The acquisition of Flipkart by the Bentonville behemoth Walmart is giving rise to all sorts of doomsday predictions by experts across various industries. Economists, newspaper editors, investors etc., are all predicting the eventual 'colonisation' of the Indian internet economy by foreign companies. The reasons offered range from the government not offering sufficient protections, archaic regulations that prevent Indian founders from protecting themselves or cash rich businesses in India not being supportive enough. This article is not intended to dispel all claims put forward by various experts.
However, it is important to dispel a notion that the regulatory regime is inadequate for Indian start-up founders to protect their interests. The Government of India (GoI) could certainly provide greater regulatory flexibility to businesses. But, the often-quoted reason for an impending colonisation of the internet economy appears to be the inability of domestic internet companies to issue shares with differential voting rights (DVR Shares). Many commentaries have repeatedly hailed the concept of DVR Shares as the tool with which founders of the Facebooks and Alibabas of the world have managed to retain control over their entities. The argument advanced is that, as per Indian law, DVR Shares are not permitted. This is an inaccurate description of the actual position under law!
Only listed companies and unlisted public companies are subjected to conditional restrictions for issuing DVR Shares. All private companies can easily issue shares with differential voting rights! Interestingly, almost every major Indian company in the internet space is a private company. The few that have listed their shares, have listed shares of an offshore group company in foreign markets.
It is indeed quite surprising that none of the founders of Indian internet companies have opted to structure investments using DVR Shares. Especially, when the law provides for the ability to do so. Could it be that Indian founders who have raised billions of dollars of foreign/domestic capital are unaware of the enabling provisions under Indian law? This seems highly unlikely; given the army of advisors marshalled by all parties on such transactions. It could certainly not be the case that advisors have not offered these options to founders. The real question therefore is; would any institutional investor accept a share with superior dividend or preference rights, but inferior voting rights? In all probability, investors may not accept these structures for their Indian investments, although they may readily accept similar structures in other markets.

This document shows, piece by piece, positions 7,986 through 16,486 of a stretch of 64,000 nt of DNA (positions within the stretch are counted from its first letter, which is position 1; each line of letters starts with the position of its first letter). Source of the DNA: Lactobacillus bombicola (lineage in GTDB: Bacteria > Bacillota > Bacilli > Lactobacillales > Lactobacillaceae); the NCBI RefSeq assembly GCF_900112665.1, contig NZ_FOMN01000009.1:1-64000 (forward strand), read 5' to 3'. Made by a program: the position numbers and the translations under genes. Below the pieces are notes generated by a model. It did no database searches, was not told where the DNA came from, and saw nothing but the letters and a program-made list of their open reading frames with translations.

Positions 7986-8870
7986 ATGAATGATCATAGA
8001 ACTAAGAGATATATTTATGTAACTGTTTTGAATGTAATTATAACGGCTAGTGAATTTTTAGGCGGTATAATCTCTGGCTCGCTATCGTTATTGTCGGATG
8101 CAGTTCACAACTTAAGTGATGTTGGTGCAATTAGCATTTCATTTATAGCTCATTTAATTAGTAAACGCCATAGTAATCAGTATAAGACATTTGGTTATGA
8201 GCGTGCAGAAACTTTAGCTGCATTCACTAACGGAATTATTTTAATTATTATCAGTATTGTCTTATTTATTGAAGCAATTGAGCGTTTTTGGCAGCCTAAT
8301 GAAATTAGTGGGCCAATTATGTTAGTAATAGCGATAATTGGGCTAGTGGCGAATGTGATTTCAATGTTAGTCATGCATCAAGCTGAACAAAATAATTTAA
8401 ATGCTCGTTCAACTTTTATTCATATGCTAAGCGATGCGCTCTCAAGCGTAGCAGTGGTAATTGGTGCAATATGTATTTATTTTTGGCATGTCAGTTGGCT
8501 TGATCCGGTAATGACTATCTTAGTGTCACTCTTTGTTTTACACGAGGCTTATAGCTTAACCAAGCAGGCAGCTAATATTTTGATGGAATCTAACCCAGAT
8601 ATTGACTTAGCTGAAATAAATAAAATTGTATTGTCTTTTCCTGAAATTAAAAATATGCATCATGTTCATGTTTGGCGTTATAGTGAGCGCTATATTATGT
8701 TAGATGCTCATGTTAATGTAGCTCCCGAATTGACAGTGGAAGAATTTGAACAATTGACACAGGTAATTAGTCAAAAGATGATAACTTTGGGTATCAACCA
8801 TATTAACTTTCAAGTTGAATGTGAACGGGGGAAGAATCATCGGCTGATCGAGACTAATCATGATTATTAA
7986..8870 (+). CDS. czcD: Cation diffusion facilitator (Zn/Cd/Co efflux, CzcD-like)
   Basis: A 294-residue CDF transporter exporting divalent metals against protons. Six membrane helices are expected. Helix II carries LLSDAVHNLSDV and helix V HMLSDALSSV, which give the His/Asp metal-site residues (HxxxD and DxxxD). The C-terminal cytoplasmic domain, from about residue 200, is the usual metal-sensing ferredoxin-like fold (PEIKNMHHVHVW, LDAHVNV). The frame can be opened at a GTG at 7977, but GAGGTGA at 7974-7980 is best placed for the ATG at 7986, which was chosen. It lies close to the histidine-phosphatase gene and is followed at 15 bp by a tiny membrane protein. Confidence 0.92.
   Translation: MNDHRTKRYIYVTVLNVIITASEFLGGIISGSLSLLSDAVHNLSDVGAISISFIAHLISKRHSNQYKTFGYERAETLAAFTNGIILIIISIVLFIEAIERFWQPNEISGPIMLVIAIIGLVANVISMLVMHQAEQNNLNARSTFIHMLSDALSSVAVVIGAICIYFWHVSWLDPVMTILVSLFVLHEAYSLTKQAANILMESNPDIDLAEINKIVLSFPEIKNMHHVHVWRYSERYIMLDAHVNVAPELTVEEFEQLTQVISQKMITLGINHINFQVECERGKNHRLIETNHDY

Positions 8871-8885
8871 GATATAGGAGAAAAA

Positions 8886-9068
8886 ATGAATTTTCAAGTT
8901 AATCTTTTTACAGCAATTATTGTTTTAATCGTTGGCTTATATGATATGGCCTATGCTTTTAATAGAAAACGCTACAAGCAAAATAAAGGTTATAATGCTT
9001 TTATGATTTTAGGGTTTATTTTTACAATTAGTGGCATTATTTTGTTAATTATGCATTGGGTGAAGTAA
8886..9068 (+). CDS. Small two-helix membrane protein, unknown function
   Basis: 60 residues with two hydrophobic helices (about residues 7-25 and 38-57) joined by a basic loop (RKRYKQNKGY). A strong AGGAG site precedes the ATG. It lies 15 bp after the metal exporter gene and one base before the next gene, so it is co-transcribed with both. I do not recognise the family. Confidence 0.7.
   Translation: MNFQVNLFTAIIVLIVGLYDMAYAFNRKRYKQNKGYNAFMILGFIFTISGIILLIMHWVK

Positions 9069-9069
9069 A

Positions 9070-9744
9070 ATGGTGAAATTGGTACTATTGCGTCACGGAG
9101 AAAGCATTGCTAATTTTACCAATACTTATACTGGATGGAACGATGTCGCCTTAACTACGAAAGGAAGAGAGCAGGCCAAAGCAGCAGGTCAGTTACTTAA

To be fair, investors in India should not be blamed for their discomfort with a DVR Share structure. Having voting rights by virtue of the shares held in an investee company allows a better level of statutory protection compared to contractual rights. Investors in developed markets may be comfortable with differential voting rights, provided certain basic contractual protections are in place. However, in an Indian context, relying solely on contractual rights may not be as effective. India is ranked at 164 out of 190 for 'enforcement of contracts' as per the World Bank's ease of doing business 2018 report. The time taken in Indian courts to resolve a contractual dispute is a major deterrent for any potential litigant. During the years 1995-2008 many institutional investors had invested in the India growth story, until the financial crisis engulfed world markets. The resulting adverse conditions exposed the fallacies in the Indian enforcement system, when investors were left to dry by their business partners. Many business partners conveniently reneged on their contractual obligations by exploiting the delays in the Indian legal system. There have been several high-profile cases where investors despite having won favourable arbitral awards are still awaiting its enforcement by an Indian court. It is little wonder that investors may be averse to the idea of diluting their statutory protections in investee companies, by adopting DVR Share structures.
The fault, to a large extent, lies with the GoI in being unable to provide an efficient enforcement system. But, this is not a new-found problem and has plagued India for decades. Successive governments have neglected the judiciary and corresponding enforcement mechanisms, which has led to the present state of affairs. Hence, to predict a takeover of the internet economy by foreign entities and pinning the blame on a particular regulatory inflexibility is akin to 'missing the woods for the trees'. The need of the hour is comprehensive and holistic reforms. Piecemeal tweaks to a specific law will not convert India overnight into a developed market.
As for those founders who wish to explore DVR Share structures the regulatory regime is very much available. The challenge may be to find an investor willing to accept such shares as part of their deal structure.
Ajay Joseph is a Partner at Mumbai-based law firm Veyrah Law.